I'd take this all a step further, too. It's often said that atheism is a "lack of belief in gods". I take this to be generally accurate, as long as we're talking about some vaguely defined higher power. But theists don't stop there – they assign God many specific attributes and claim that certain physical phenomena (like the origin of the universe) simply cannot be explained at all unless we invoke a higher power. On these sorts of gods, I take a stronger stance: they almost certainly do not exist. I say that because, were it true, then a "God hypothesis", as it were, should have some kind of predictive utility.

Recently, I took an opportunity (as I often do) to bash William Lane Craig, this time for supporting a so-called "Lorentzian" interpretation of Einstein's theory of special relativity. Back in the the 19th century, physicists – among them Hendrik Lorentz – postulated the idea that space was permeated by an invisible "ether", a substance through which light traveled. Einstein, by showing that the speed of light is the same for all observers at all velocities, proved that the "ether" doesn't exist, and the theory was abandoned. Well... for the most part. Some (philosophers more so than physicists) have still tried to work Lorentz's ether into modern interpretations of special relativity, but the ether has no predictive utility... in "Lorentzian Ether Theory", its existence is superfluously assumed.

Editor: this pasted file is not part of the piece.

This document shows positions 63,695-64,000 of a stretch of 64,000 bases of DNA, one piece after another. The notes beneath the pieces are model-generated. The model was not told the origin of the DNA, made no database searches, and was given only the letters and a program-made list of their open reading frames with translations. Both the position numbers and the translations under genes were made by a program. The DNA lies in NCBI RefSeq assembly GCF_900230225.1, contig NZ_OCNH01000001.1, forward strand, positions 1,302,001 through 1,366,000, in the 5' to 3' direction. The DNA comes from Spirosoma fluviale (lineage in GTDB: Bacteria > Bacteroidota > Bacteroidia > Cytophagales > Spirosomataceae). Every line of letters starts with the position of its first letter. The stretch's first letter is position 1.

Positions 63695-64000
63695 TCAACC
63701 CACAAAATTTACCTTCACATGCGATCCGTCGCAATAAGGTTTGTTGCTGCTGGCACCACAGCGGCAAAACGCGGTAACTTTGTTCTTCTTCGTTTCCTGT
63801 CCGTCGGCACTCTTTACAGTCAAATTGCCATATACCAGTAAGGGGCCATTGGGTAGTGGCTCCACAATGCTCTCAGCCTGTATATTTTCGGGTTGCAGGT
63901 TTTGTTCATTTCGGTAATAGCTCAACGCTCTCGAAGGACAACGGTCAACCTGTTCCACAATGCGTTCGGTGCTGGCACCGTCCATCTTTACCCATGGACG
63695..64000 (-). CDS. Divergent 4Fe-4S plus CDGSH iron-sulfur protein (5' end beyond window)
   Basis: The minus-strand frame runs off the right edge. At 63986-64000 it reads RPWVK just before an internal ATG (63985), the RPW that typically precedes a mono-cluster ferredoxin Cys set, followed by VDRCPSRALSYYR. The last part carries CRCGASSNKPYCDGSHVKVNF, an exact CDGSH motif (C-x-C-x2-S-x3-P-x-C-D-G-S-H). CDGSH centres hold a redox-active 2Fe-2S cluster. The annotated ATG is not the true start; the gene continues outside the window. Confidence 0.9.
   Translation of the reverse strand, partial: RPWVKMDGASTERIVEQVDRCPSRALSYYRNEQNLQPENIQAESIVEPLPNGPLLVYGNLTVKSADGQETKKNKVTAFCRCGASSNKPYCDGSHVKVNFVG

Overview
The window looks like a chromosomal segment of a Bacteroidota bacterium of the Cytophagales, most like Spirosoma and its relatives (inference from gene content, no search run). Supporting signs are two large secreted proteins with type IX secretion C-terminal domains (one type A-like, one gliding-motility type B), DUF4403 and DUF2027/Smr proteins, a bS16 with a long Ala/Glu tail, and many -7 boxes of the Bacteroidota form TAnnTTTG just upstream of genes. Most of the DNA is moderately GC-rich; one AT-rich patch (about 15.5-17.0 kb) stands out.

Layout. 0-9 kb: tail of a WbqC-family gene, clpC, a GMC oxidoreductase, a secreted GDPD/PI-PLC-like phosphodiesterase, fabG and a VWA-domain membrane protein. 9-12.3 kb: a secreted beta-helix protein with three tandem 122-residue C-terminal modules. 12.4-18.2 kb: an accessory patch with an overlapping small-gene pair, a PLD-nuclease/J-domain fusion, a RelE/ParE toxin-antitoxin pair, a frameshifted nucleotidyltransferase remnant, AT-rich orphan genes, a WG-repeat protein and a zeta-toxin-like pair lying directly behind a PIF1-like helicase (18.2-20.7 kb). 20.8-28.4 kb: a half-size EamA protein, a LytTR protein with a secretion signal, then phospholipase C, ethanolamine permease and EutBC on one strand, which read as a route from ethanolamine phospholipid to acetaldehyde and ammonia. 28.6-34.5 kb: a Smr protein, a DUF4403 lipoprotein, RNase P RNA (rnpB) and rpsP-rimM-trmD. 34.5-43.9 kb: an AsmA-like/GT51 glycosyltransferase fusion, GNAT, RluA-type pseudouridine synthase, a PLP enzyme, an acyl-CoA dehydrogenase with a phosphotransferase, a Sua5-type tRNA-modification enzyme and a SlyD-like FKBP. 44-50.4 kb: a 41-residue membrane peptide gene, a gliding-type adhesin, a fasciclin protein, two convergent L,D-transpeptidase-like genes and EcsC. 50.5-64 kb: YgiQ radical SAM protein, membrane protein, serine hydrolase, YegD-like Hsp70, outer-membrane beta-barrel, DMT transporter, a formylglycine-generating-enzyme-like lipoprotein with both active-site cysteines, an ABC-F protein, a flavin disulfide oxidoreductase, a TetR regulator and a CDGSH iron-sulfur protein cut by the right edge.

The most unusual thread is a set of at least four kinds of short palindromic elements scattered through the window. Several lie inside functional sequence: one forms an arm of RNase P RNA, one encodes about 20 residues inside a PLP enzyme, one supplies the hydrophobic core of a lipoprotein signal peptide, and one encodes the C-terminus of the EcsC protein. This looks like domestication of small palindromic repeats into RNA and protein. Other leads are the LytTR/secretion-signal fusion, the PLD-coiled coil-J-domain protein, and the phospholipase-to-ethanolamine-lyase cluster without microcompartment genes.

But in Real Science, things that have no predictive utility and require an extra layer of assumption are generally discarded. And so it is with God. Invoking supernatural explanations tends only to complicate matters, raising more questions than it answers while requiring us to add on layers of unjustified and unnecessary assumptions. Being an atheist simply means getting rid of those assumptions. It doesn't require "faith" in some alternative explanation – simply the ability to ask the right questions. Once it's clear that belief in God is based on unwarranted assumptions, theism unravels all by itself.